# create data frame (use tibble to from tidyverse)
flightDF = tibble(
simNum = 1:numFlights,
totalPassengers = pass1 + pass2 + pass3
)
# transform data to give proportion
propDF = flightDF %>%
group_by(totalPassengers) %>%
summarize(numObserved = n()) %>%
mutate(proportion = numObserved / sum(numObserved))
# plot data with estimates
ggplot(propDF,
aes(x = totalPassengers, y = proportion)) +
geom_col() +
geom_text(aes(label = proportion), nudge_y = 0.03)
```

Wow, that was pretty cool. We created a representative sample for a random variable whose distribution was not Bernoulli, but could be constructed as the sum of three Bernoulli random variables. We can now answer questions like “what is the probability there is at least one empty seat?” This is the same as saying what is \(Pr(Y<=2)\) or equivalently \(1 - Pr(Y=3)\). And the answer, albeit an approximate answer, is 0.354.

You may be wondering how much the approximated probabilities for the number of passengers might vary with a different simulation. The best way to find out is to try it again. Remember to eliminate or change the `set.seed`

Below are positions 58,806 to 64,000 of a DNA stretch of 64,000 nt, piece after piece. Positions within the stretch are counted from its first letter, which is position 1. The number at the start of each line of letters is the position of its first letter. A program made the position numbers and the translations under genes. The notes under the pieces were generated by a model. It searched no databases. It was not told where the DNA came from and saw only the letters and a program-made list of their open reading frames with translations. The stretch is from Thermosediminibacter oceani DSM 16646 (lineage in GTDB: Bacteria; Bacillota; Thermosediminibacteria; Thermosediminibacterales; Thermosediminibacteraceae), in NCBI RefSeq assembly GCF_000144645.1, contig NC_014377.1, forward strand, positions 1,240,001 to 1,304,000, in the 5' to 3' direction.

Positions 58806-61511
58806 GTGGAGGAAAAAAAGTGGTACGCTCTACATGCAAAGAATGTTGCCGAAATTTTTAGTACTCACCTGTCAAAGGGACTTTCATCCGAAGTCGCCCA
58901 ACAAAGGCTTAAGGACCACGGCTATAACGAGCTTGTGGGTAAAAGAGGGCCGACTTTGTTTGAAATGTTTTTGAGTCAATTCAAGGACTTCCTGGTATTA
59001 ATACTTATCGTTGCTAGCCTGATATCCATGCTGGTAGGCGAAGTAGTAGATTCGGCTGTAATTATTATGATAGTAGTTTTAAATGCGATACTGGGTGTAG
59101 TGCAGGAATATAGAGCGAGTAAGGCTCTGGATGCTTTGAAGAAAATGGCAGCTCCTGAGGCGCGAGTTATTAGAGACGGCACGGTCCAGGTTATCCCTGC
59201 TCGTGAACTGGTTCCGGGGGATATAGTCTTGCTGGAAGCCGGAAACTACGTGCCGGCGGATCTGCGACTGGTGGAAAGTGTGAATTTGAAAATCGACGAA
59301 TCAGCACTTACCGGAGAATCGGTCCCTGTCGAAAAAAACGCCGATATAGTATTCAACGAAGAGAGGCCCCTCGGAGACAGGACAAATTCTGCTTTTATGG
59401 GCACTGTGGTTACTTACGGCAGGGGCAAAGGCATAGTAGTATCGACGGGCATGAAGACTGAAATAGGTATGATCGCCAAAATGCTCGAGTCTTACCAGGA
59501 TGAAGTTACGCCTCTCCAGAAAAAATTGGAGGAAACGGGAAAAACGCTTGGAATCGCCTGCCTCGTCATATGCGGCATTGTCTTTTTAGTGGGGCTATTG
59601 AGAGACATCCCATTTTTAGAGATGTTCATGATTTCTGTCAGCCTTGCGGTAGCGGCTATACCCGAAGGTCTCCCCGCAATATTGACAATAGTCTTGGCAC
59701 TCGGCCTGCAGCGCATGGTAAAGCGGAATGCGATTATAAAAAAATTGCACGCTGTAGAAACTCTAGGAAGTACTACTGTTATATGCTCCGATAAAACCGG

function prior to trying the simulation again.

Simulation will always be your friend in the sense that if given enough time, a simulation will always give you results that approximate mathematical exactness. The only problem with this friend is it is sometimes slow to yield representative results. In these cases, sometimes mathematics provides a shortcut. The shortcut we study here is to define a probability distibution.

One cool math shortcut is to use named probability distributions. Each named distribution (e.g. Bernoulli, normal, uniform, etc.) has a set of parameters (i.e. values provided by you) that once specified tell you everything there is to know about a random variable - let’s call it \(X\). Previously, we learned that \(p\) is the one parameter of a Bernoulli distribution and it can be used to describe \(X\) as such:

\[ \textrm{Bernoulli}(p) \]

Once we give \(p\) a value, say \(p=0.4\), then we know everything there is to know about random variable \(X\). Specifically, we know its possible values (i.e. 0 or 1) and we know the probability of those values:

Realization (\(x\)) | \(f(x)\) |
---|---|

0 | \(60\%\) |

1 | \(40\%\) |

This is the shortcut. Once you name a distribution and supply its parameters, then its potential values and their likelihood are fully specified.

The two parameters of a binomial distribution map to the real-world in a fairly intuitive manner. The first parameter, \(n\), is simply the number of Bernoulli trials your random variable will model. The second parameter, \(p\), is the probability of observing success on each trial. So if \(X \equiv \textrm{number of heads in 10 coin tosses}\) and \(X \sim \textrm{Binomial}(n=10, p=0.5)\), then an outcome of \(x=4\) means that four heads were observed in 10 coin flips.